While Marni did offer further compensation after the backlash, he only received an extra Brazilian R$10,000 (SGD$2,528) — the same cost of the tickets Marni would’ve had to purchase to send their own production crew to Brazil. This action of reparation to Azevedo was pandering at best.
Accepting Real Accountability
While acknowledging there is a problem is the first step to recovery, it is perennial that solid action takes place after this. Therein lies the difference between a true ally as opposed to performative allyship due to public pressure.
Just think of the countless brands that quickly cobbled together trending keywords within an Instagram post during the Black Lives Matter protest, only to be torn apart by marginalised employees, racially profiled customers and an irritated audience who were just tired of brands profiting off a social justice movement.
Even brands with progressive, feminist branding such as Man Repeller, Glossier, Refinery29 and Reformation weren’t spared as their dirty laundry got aired.
Commitment to diversity isn’t a one-time thing only either — it’s a lifelong journey that needs to constantly be affirmed in your brand messaging, something Dior had to learn when it came to their latest fashion film.
The luxury house had put out a film featuring their AW20 haute couture collection, but it wasn’t the amazing cinematography and fashion direction that captured people’s attention — it was the lack of any talents of colour.
This was an unusual choice given that the house’s creative direction under Maria Grazia Chiuri has always been much more diverse than this. In her last show, models of colour made up over 30% of the runway lineup, and she’s been known to work with female creatives of colour such as Chimamanda Ngozi Adichie and Grace Wales Bonner.
Dior released a statement shortly citing that “diversity and inclusion are core values that are dear to Maria Grazia Chiuri” and that “the castings for the Dior shows and advertising campaigns fully reflect the inclusive plurality that lies at the heart of the House’s creative process.”
They also revealed that this specific film was shot by filmmaker Matteo Garrone, and that he was given full creative control to explore his chosen theme of Greek mythology.
While Garrone might not have purposefully set out to exclude any models of colour, failing to include them seemed counterintuitive to Dior’s Black Lives Matter movement pledge to be “allies in the fight against racism”.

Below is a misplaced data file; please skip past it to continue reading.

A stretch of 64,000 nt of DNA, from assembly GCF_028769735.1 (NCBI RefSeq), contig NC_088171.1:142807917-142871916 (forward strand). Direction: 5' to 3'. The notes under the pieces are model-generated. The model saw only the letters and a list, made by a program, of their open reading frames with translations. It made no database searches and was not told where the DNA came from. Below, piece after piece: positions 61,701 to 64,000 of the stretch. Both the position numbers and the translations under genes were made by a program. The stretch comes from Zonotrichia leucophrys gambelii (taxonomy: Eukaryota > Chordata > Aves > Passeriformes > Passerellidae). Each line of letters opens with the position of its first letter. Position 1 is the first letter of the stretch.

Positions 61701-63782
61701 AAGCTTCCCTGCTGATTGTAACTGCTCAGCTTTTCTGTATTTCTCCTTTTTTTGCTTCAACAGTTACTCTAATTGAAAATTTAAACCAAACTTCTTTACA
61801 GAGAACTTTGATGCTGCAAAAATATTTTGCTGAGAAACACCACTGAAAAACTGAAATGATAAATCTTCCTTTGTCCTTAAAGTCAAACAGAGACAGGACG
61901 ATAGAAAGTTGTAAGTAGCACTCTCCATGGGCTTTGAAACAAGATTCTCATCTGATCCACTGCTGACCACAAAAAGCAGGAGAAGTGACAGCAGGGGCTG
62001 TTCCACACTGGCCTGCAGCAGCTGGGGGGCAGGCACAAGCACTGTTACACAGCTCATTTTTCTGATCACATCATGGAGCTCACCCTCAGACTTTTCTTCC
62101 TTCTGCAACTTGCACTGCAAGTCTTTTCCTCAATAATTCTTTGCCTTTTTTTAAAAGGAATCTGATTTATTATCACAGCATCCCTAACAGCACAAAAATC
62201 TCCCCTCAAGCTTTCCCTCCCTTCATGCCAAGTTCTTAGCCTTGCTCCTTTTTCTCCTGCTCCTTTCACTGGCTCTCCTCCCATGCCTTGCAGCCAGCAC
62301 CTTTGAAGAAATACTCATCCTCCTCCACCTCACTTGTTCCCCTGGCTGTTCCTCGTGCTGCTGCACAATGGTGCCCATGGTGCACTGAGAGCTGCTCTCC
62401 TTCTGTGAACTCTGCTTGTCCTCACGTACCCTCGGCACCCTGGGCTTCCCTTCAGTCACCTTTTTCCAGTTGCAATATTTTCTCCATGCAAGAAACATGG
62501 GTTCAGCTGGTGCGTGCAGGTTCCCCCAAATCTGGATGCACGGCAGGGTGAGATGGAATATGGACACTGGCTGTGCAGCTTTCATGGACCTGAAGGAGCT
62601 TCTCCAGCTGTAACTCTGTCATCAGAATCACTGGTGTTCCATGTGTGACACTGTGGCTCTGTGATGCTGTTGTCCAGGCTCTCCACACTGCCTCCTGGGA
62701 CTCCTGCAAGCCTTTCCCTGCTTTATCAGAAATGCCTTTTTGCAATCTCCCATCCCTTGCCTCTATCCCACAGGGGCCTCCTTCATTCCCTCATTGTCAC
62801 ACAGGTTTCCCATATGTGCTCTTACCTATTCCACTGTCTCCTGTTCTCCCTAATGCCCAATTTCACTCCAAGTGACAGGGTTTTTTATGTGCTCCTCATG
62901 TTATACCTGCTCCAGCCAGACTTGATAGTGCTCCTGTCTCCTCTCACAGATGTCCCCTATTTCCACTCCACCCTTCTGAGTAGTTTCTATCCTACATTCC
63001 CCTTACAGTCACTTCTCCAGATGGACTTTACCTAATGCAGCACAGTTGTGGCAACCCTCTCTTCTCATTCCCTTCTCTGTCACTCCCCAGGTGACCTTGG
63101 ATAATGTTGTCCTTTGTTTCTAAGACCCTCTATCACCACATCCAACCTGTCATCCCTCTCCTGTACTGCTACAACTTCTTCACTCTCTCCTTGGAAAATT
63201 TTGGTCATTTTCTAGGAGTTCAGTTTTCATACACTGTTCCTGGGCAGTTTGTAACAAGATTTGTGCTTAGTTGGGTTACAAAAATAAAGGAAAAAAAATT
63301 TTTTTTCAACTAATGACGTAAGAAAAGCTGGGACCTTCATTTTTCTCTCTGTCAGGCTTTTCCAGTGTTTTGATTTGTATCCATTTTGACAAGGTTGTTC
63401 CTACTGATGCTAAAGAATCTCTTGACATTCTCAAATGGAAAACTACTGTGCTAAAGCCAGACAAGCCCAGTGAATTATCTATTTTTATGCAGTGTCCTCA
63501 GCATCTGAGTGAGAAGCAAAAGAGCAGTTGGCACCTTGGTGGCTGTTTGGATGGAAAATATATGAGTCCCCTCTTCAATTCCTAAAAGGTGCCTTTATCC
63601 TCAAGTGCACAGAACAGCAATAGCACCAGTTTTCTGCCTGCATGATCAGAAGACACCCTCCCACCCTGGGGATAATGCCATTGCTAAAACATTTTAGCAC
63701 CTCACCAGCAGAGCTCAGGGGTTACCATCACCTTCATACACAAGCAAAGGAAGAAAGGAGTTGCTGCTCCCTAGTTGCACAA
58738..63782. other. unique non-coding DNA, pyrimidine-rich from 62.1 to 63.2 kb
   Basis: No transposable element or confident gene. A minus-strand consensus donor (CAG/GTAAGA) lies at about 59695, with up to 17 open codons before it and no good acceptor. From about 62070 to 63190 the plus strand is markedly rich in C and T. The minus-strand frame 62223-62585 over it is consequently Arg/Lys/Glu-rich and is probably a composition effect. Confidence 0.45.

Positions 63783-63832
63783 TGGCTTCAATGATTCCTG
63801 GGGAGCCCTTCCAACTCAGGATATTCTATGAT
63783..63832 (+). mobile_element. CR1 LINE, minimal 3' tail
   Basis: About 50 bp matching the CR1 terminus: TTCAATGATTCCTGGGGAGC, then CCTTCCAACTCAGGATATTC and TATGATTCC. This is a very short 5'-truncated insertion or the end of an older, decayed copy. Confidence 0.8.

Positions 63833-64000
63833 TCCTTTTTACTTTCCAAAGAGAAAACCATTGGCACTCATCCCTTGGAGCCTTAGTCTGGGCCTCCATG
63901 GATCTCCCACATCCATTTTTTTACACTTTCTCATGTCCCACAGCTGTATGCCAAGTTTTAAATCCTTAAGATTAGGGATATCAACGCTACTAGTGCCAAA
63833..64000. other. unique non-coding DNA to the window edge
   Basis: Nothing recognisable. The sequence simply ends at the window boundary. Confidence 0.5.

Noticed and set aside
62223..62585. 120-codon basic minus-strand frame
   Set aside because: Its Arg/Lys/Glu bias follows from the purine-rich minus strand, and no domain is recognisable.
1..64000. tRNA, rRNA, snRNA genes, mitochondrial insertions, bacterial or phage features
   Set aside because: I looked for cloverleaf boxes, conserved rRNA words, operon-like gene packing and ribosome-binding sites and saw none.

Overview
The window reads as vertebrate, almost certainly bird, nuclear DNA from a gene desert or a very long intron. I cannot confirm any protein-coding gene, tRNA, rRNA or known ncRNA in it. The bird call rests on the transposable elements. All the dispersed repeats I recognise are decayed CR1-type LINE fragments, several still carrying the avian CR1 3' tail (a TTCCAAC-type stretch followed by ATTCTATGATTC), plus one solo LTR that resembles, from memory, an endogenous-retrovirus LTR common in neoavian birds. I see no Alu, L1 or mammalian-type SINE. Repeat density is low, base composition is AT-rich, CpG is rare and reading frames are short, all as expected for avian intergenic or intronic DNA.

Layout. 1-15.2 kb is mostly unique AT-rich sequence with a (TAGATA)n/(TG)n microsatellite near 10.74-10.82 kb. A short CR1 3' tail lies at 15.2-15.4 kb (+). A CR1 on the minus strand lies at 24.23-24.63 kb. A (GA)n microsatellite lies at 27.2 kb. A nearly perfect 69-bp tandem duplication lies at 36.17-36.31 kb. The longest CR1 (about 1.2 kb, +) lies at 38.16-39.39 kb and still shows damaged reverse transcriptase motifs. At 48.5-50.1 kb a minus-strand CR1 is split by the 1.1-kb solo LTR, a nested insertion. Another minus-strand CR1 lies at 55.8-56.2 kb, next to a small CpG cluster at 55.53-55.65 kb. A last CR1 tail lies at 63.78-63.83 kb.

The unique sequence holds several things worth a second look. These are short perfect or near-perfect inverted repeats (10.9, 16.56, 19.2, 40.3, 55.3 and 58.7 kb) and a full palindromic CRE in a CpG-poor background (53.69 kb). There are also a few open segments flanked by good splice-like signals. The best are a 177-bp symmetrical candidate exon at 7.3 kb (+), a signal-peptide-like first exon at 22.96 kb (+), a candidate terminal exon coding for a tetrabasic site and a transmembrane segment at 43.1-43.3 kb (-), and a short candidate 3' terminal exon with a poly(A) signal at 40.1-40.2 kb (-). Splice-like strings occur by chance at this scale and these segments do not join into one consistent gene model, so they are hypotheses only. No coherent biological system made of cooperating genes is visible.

Fashion’s Racial Reckoning
But change is coming, it’s just that the industry is split on how it should occur.
In June, the Council of Fashion Designers of America (CFDA) highlighted initiatives that vowed to help identify and mentor Black talent within the industry. Pyer Moss and CFDA board member Kerby Jean-Raymond was less than impressed with the statement, calling it a “watered-down, bubblegum-ass statement that didn’t address the issues.”
This was followed up by a public letter sent to the CFDA from the Kelly Initiative (named after Patrick Kelly, the first Black designer to become a member of Paris’s fashion consortium), a coalition of 250 Black fashion professionals committed to fighting systemic racism within the industry.
Aurora James, founder and creative director of Brother Vellies sought for a way for the industry to put their money where their mouth is. She announced the Fifteen Percent Pledge, a call-to-action for retailers to devote 15 percent of their shelf space to products made by black-owned companies. Since launching the Fifteen Percent Pledge, James has received pledged support from Sephora, Rent The Runway, and Yelp.
In a similar vein, Joan Smalls has also founded Donate My Wage, an online platform inviting people to show their solidarity with the Black Lives Matter movement by donating a portion of their salaries to associated organisations.
And then there’s Black Owned Everything, a platform created by formidable stylist Zerina Akers (FYI she’s responsible for some of Beyoncé’s most iconic looks) to promote the work of Black-owned businesses in fashion, beauty, and beyond.
The CFDA is also working with the Black in Fashion Council, another organization created by Lindsay Peoples Wagner, editor of Teen Vogue and Sandrine Charles, a public relations consultant.
But with so many factions emerging as a response to the CFDA’s vague initiatives, could this strategy prove to be divisive? Or will there be strength in numbers?
Well, according to designer Victor Glemaud, who started In The Black, a group for fellow Black creatives, the more the merrier. “Black people aren’t a monolith, we all don’t have the same point of view and outlook and direction. The fact that [the Kelly Initiative founders] are coming at it a different way, why not? It’s making people uncomfortable, and in the times we’re in, that’s fine. The change they’re trying to affect matters, and now’s the time to figure this out. I’m very hopeful.”
And Prabal Gurung, a Nepalese designer and CFDA board member agrees. “Revolutions always begin fragmented. “Then, when united, the real change happens and history gets made.”